Erosion Control Products
Erosion Control Methods
Plants for Hillside Erosion Control
Below are 4 photos of another amazing story of the hardiness of Vetiver. These were shipped to a client in Latvia. 3 weeks in a box! The client sent these photos after receiving the shipment. They are really hard to kill. Notice all of the new white root growth that are actually growing through the damp newspaper that we use when shipping to hold in the moisture during their trip to you.
Here is another amazing story about this incredible plant. See the photos below. We shipped 100 plants to a client in Portugal. After the plants did not arrive in two weeks or so we shipped another 100 slips as replacements. 5 weeks later the first shipment arrived! These are photos of the plants that were in a box for 5 weeks! They were growing new white roots and some were inches long. This shows how resilient these plants are. An unplanned experiment but something good for us all to know. Anyone should be able to grow these plants. They are next to impossible to kill.
VetiverSpain - Erosion Control, Vetiver Grass,
Soil Conservation, Erosion Control Products,
Erosion Control Methods.
Plants for Hillside Erosion Control
Along with many others many thanks to Agriflora Tropical in Puerto Rico for sharing their knowledge with the rest of the world. Here is a link to their very informative website. http://agrifloratropicals.com/
The photos above are just fun photos taken with a D800 Nikon with a Lensbaby fisheye lens.
Now that you have purchased your Vetiver plants you are probably wondering what to do with them? Questions like, how do I plant them and how do I maintain them going forward? They were either delivered to you or you picked them up at our nursery in Sayalonga, Spain. If they were shipped to you they will have made the trip in a cardboard box. Like any new plant, they need a few days of gentle care to adapt to their new home's climate, altitude and soil condition. It is really simple. Actually easier than any other plant, flower, tree or vegetable that we have had experience with. After extensive research and experimentation we have come up with some helpful instructions for you.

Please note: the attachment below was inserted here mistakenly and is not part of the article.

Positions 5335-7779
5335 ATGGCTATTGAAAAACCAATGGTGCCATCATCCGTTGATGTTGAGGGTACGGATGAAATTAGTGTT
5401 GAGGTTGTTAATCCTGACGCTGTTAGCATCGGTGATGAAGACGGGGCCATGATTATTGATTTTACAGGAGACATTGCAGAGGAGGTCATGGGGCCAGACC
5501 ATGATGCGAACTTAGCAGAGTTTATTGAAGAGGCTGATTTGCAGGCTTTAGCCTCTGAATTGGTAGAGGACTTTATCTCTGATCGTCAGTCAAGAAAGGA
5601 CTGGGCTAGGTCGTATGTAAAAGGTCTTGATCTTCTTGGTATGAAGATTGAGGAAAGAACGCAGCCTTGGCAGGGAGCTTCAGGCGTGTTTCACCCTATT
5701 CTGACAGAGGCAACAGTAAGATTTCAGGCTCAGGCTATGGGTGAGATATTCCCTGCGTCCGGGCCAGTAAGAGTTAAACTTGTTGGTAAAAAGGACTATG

One thing that we have learned is that people treat Vetiver as you would any other plant. Most people plant most plants and trees in the fall. This is not true with Vetiver. We all must remember that Vetiver is indigenous to India where it is called Khus or Khus Khus. We have found that in our location in Sayalonga at 500 metres elevation we can plant all year round but the best time is late March when the temperatures are above 10C. Water them and then they love the heat of the summer. You can get 2 metres tall plants in 5-6 months. You can click on these links to look at the "Growth", "Planting" and the "Time Lapse" pages for samples of when they were planted and the follow up photos during the growth cycle.
When you first bring them home:
If they came to you in a box, the Vetiver slips have been cut to fit the box and reduce moisture loss from evaporation. They will grow back rapidly once they are in pots, a bucket of water or in the ground. They survive well and will last ages in water that is changed every few days and they will also show new signs of growth. You will see many new small white roots. Adding a liquid fertilizer is not necessary but if you want to it will not hurt them and may speed up the root propagation. We really don't see a difference with or without fertilizer. If you want the best use a common liquid lawn fertilizer that can be bought inexpensively almost anywhere. We have also found out that placing them in water can even save plants with no roots. If you go to the "Photo Gallery" page of the website you can see where we have put supposedly dead slips in water and waited for a week while changing the water halfway through the period and you can see all the new white roots. This grass is extremely hardy. We have learned one thing from this, never, ever throw away a suspected dead plant. Give it water and give it time. You might be surprised.
When you first start planting: